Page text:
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Analytics Work on Campus Still a Mixed Bag

Two-year institutions consider learning analytics more important than institutional analytics (those that improve operational efficiency), while four-year institutions believe the opposite. In a survey of 200 college and university leaders, 52 percent of two-year leaders favored learning analytics over institutional analytics, while just 35 percent of four-year schools did the same.

The survey was sponsored by Ellucian, a major technology company serving higher education, and managed by Ovum, which contacted survey participants by phone. Respondents included presidents (18 percent), provosts (33 percent), chief financial officers (17 percent) and CIOs or CTOs (32 percent).

Currently, these institutional leaders understand the increasing need for analytics programs on campus. Six in 10 respondents (61 percent) already have some kind of analytics program at their institution. For most of those schools (59 percent), it's enterprise wide; for the remainder, it's departmental in nature.

According to the survey, college leaders are "divided" on whether their institutions are investing appropriately. While half agreed that the analytics investment was appropriate today, 47 percent agreed that it would be on target over the next two to three years.

While IT chiefs dominate in developing analytics strategy (67 percent), it's the other leaders who make the final decision regarding investment (62 percent for CFOs and 61 percent for presidents).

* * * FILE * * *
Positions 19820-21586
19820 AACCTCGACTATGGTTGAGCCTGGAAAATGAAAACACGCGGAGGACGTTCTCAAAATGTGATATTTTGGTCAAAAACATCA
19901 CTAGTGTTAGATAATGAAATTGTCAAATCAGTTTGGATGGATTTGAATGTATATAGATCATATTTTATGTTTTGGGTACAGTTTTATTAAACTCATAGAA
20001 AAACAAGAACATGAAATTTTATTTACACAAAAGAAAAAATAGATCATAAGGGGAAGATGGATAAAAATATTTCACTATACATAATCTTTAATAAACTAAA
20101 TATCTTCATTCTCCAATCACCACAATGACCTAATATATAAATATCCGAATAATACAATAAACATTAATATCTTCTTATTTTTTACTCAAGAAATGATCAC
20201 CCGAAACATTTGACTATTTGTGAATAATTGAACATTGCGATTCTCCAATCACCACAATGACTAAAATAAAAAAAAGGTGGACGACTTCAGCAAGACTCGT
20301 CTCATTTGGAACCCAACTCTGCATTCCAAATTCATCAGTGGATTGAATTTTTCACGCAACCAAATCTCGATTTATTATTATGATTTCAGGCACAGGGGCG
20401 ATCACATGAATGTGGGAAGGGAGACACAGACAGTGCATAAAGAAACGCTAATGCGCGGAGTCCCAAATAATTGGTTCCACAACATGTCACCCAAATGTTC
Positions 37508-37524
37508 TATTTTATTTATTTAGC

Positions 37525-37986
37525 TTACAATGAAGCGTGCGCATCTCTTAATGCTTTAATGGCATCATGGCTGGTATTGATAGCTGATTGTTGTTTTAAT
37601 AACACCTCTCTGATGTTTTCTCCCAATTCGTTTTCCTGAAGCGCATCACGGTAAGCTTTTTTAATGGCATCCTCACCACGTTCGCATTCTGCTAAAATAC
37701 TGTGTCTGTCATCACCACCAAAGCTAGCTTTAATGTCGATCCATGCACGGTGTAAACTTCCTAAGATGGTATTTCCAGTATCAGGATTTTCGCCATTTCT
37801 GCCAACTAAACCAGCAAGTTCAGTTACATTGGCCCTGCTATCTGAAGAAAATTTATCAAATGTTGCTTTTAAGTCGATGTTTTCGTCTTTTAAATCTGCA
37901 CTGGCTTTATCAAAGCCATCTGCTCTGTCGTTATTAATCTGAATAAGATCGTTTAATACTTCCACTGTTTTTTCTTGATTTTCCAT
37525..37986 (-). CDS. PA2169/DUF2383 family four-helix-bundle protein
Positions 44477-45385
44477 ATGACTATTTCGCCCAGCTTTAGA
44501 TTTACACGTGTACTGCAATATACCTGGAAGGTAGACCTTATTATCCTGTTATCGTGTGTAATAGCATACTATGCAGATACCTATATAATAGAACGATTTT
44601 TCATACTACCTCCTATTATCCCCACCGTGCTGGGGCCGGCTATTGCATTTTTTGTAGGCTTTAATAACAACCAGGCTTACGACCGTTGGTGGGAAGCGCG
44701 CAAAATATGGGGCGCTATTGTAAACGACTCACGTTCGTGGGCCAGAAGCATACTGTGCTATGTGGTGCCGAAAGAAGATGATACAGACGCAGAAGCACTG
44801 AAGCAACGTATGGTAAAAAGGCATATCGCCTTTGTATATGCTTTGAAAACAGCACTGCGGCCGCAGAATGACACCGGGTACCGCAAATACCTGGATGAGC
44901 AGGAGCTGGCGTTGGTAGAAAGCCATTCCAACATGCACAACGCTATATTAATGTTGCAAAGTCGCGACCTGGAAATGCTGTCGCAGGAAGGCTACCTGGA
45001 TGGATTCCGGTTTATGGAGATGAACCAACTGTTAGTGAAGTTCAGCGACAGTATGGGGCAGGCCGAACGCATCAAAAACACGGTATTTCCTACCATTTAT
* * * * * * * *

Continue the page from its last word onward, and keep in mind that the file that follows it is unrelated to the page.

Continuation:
Top barriers to analytics adoption in higher education. Source: "What will it take to build an analytics-driven campus?" from Ellucian.

The barriers to implementation were dominated by budget considerations. Eighty-three percent of respondents reported that implementation costs were considered too high; 61 percent noted that the potential return on investment was "insufficiently clear." Nearly half of respondents (48 percent) also specified a lack of willingness to share data across departments or colleges and, separately, a fear of exposing inefficiencies or under-performance. A lack of supporting tools or technology was acknowledged by 45 percent of survey participants.

Building a successful "analytics-driven campus," the report advised, will require institutions to "address the differing priorities campus leaders have." Whether it's providing retention and completion data, tracking operational efficiency or giving early warning to boost learning outcomes, "colleges need reports that answer the key questions each user asks to meet his or her goals."

The report is openly available on the Ellucian website.

About the Author

Dian Schaffhauser is a former senior contributing editor for 1105 Media's education publications THE Journal, Campus Technology and Spaces4Learning.

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